promoting a worthless cancer treatment and bilking some 850 cancer patients around the world out of millions of dollars.
The treatments, which cost as much as $20,000, were marketed through seminars, brochures, telemarketing, and on the company’s website, which has now been dismantled.
The so-called cell-specific cancer treatment, or “zoetron therapy,” was supposed to treat lung, breast, prostate, skin, colon, and brain cancer by targeting and eliminating cancer cells without destroying healthy ones.
Patients were placed in machines that resembled those used for MRIs. However, Mark Stainsby, acting assistant deputy commissioner with the Competition Bureau’s Ontario branch confirmed that: “We’ve had a number of experts look at the equipment, and . . . that machine can’t do any of those kinds of things that they’ve claimed,”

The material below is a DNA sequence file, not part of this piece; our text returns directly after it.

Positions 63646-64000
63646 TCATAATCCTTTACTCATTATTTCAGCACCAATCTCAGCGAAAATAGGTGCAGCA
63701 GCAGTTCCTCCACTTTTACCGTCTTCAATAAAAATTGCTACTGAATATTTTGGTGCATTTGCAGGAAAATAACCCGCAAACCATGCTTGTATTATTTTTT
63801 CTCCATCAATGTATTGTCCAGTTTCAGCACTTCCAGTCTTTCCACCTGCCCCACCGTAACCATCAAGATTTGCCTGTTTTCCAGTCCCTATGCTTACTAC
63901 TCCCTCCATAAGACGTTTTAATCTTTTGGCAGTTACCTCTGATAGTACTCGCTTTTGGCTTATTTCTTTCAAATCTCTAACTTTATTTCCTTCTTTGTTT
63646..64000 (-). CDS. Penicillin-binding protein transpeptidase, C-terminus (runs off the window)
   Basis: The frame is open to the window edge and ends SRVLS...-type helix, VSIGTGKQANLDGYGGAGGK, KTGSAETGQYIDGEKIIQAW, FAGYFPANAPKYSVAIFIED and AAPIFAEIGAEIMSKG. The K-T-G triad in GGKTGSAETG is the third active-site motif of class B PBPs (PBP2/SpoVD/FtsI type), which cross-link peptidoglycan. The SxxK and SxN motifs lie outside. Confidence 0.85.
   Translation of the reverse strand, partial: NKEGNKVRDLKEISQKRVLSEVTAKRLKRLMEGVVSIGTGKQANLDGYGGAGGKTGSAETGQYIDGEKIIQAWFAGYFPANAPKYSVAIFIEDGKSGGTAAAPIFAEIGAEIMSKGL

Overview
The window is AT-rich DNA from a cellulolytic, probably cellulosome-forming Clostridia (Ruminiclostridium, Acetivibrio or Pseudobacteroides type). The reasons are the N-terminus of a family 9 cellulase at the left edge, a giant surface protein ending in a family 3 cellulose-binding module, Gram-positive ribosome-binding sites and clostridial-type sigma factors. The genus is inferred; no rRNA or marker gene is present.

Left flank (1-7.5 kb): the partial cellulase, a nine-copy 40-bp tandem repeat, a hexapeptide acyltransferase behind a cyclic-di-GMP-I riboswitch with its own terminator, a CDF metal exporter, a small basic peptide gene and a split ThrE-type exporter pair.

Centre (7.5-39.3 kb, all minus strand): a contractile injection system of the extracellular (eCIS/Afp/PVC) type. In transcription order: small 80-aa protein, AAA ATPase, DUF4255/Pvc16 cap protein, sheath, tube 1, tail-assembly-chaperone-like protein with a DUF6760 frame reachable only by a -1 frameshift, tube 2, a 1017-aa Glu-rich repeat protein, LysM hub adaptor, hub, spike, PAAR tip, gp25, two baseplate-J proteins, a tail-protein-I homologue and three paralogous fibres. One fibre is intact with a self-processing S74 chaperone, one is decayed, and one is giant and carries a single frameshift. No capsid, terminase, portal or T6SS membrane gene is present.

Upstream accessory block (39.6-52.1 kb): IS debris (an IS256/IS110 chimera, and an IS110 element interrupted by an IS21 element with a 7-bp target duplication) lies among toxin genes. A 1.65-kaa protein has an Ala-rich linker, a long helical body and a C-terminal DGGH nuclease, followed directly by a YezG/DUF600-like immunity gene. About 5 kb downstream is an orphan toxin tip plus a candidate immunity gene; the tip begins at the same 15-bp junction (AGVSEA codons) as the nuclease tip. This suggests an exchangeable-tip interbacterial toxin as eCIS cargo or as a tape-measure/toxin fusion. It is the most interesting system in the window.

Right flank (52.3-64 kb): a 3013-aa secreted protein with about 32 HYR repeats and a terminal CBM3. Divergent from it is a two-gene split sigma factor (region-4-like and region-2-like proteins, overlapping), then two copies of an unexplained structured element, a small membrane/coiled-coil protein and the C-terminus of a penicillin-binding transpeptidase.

The former company, called CSCT, was based in Kitchener, Ontario, and Penticton, with out-patient clinics in the Dominican Republic, Mexico, Switzerland, and Spain.
Authorities estimate that the company cheated unsuspecting and often desperate cancer patients out of $12.75 million from August 1996 to February 2003. Some 37 of the victims of the scam were Canadian. Many of those victimized have since died.
The two men are each charged with 10 counts of knowingly or recklessly making representations to the public that were false or misleading as well one count each for defrauding the public of more than $5,000.
Reynolds will appear in court in Toronto on Wednesday and Armstrong is scheduled to make his appearance on Thursday.
The reports of this disgraceful scheme have prompted outraged health-care activist groups to speak out. Joel Alleyne, executive director of the Canadian Health Care Anti-Fraud Association said: “To have somebody that is doing this at this time of people’s lives, preying on them both financially and . . . offering them false hope in this way, it’s just unconscionable.”